The treatment of women presents another fascinating dynamic. In the wake of the #MeToo upheavals, the Festival has made concerted efforts to integrate women into its juries and generally to note female achievement in the industry. Notably, it has embraced a more relaxed attire, allowing women to walk the red carpet without bras and in flat shoes — a convergence of the free-spirited fashion of the French Riviera with the pragmatic style of urban metropolises.

However, despite these strides, traces of latent sexism still persist.

ennifer Flavin, Sylvester Stallone and Sistine Rose Stallone attend the closing ceremony screening of "The Specials" during the 72nd annual Cannes Film Festival
Jennifer Flavin, Sylvester Stallone and Sistine Rose Stallone attend the closing ceremony screening of “The Specials” during the 72nd annual Cannes Film Festival

A poignant illustration occurred during the closing ceremony, as Sylvester Stallone, exuding the steely resolve synonymous with his surname, took the stage. He eloquently extolled the director’s craft, likening it to that of a wizard orchestrating a myriad of talents to bring a vision to life. Yet, notably absent was acknowledgment of the directorial prowess of women.

Subsequently, when Stallone announced the recipient of the Grand Prix, the honor fell upon «Atlantics», a film helmed by Senegalese director Mati Diop. As Diop, a delicate brunette, ascended the stage, her speech was punctuated by moments of uncertainty. Despite expressing gratitude and acknowledging her team, Stallone’s conspicuous intervention, grasping her hand firmly and curtailing her words, spoke volumes.

Mati Diop, the director of supernatural romantic drama "Atlantics"
Mati Diop, the director of supernatural romantic drama “Atlantics”

This prompts reflection: while commendable progress is evident in a woman receiving the Grand Prix, particularly when the rhetoric leading up to the award typically favored men, one cannot help but ponder why, as a proficient and accomplished woman, she didn’t deliver an actual speech, rather than relying on  moments’ emotions. After all, her achievements — from assembling a dedicated team to securing funding and navigating the rigours of film production — are a testament to her prowess. Embracing the award with the grace of a seasoned red carpet denizen, each step should carry the weight of an Oscar.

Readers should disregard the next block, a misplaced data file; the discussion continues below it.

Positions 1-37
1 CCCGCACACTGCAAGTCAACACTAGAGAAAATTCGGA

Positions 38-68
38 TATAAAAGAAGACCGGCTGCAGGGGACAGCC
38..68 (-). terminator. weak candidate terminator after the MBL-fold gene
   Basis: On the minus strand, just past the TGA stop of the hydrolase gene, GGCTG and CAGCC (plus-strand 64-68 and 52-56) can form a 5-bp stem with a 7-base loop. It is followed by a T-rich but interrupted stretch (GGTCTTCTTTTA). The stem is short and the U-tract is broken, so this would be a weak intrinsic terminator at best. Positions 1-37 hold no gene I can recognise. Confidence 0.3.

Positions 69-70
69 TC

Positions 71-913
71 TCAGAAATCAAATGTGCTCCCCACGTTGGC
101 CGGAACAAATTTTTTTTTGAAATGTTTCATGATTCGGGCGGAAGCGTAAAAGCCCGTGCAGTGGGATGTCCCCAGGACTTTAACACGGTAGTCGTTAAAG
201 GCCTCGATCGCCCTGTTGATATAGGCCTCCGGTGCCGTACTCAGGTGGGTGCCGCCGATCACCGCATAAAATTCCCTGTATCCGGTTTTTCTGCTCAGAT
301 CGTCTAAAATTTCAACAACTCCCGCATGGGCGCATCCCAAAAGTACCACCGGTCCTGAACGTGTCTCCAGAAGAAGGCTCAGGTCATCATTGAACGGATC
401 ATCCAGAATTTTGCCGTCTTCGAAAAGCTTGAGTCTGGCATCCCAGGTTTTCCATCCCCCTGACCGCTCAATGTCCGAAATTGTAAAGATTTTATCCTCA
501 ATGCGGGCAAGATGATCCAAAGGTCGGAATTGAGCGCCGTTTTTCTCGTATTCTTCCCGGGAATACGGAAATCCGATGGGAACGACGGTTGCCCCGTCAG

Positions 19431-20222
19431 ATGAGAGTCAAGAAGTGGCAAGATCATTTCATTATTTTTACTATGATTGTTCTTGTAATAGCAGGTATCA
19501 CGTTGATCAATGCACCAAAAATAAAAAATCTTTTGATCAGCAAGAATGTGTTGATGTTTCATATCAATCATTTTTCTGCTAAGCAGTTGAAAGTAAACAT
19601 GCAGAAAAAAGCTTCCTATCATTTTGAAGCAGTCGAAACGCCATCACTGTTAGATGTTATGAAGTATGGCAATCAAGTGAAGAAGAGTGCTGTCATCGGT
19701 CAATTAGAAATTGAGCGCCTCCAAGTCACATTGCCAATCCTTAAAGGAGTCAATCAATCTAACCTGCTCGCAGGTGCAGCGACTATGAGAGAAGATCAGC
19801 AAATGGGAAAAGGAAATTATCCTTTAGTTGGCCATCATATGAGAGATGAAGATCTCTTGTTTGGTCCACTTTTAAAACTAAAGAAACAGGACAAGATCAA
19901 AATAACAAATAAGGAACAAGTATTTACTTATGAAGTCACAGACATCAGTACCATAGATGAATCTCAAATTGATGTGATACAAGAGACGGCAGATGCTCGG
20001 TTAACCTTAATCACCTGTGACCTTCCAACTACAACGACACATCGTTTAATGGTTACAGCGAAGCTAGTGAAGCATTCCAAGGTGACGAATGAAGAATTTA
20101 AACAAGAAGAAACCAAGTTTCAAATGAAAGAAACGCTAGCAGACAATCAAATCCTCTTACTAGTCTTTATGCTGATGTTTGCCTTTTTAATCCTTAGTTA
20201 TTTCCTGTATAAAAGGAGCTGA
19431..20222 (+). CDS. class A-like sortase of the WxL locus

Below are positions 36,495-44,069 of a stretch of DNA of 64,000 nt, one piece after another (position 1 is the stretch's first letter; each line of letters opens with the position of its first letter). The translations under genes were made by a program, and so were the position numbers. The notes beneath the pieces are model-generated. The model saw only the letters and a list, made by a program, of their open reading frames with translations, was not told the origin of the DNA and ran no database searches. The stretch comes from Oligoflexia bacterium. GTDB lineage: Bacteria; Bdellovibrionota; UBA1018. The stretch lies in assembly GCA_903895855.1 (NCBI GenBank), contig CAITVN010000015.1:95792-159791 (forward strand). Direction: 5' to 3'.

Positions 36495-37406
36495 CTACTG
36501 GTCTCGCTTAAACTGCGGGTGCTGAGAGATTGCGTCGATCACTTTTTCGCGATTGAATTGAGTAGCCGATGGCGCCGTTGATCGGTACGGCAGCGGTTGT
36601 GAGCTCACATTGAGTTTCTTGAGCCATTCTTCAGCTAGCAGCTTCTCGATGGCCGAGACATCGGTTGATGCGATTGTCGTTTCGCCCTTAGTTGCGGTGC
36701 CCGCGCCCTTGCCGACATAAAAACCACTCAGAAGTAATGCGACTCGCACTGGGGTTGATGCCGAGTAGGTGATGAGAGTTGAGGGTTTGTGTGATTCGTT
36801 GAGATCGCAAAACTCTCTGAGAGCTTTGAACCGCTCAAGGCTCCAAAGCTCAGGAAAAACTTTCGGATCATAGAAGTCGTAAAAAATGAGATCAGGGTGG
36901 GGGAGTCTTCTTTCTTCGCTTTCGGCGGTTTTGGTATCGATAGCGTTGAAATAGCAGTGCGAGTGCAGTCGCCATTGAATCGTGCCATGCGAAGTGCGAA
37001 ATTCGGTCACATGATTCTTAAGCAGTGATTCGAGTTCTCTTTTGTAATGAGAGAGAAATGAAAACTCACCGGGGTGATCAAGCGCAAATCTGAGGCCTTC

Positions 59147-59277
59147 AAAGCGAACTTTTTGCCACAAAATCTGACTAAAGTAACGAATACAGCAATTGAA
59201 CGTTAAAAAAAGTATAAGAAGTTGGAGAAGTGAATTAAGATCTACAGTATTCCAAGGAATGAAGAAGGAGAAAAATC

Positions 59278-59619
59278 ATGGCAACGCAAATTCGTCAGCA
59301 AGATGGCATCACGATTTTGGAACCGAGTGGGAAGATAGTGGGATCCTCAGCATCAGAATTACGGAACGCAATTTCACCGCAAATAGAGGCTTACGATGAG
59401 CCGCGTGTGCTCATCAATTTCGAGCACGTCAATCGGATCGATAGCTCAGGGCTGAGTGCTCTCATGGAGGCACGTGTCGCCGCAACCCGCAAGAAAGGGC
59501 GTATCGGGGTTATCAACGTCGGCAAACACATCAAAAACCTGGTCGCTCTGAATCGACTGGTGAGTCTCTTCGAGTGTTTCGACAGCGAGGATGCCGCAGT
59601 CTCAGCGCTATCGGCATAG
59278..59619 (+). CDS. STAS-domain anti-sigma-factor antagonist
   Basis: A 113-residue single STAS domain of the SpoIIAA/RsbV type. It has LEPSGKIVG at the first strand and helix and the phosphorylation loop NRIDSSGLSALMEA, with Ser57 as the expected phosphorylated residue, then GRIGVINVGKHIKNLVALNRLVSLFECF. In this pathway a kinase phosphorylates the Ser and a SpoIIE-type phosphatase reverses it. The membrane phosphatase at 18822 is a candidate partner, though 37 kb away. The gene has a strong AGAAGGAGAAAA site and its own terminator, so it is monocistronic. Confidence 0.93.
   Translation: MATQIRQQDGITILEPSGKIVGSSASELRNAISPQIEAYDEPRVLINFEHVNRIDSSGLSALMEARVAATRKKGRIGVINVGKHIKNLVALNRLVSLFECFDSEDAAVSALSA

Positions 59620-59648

But while trends and fashions come in waves, there are also things that don’t change!

These are directors, screenwriters, producers and professional events. This foot of the festival is dressed in a tough work boot, not a Louboutin (regardless of gender), and it is under its heel that the most important meetings and transactions take place.

For example, aboard the Coutts bank yacht, one might chance upon the esteemed British director John Irvin, accompanied not by models but by his trusty cane. Here, one has the opportunity to engage in contemplative dialogues that traverse the spectrum of human experience: from fostering camaraderie among alumni of the London Film School to recounting his odysseys through post-Soviet Russia, his reverence for the artistry of black-and-white cinema, and his collaborations with luminaries such as Patrick Swayze, Arnold Schwarzenegger, Uma Thurman, Michael Caine, and Jeremy Irons. Additionally, one could delve into his endeavors, including his involvement in a cinematic portrayal of Nelson Mandela’s life. While this milieu may not captivate bloggers in search of sensationalism, for journalists who are devoted to unraveling and appreciating the intricacies of human narratives, it serves as an invaluable trove of insight.

Incidentally, the international press corps comprises 5000 accredited journalists. However, not all gain entry through the conventional channels. If accreditation proves elusive, alternative avenues are available, including on-site procurement for a sum just exceeding 400 euros. In such cases, scrutiny regarding one’s dedication to journalism and the film industry remains minimal. It is imperative for the festival to ensure its continued profitability. After all, just like all business, the film business is just business.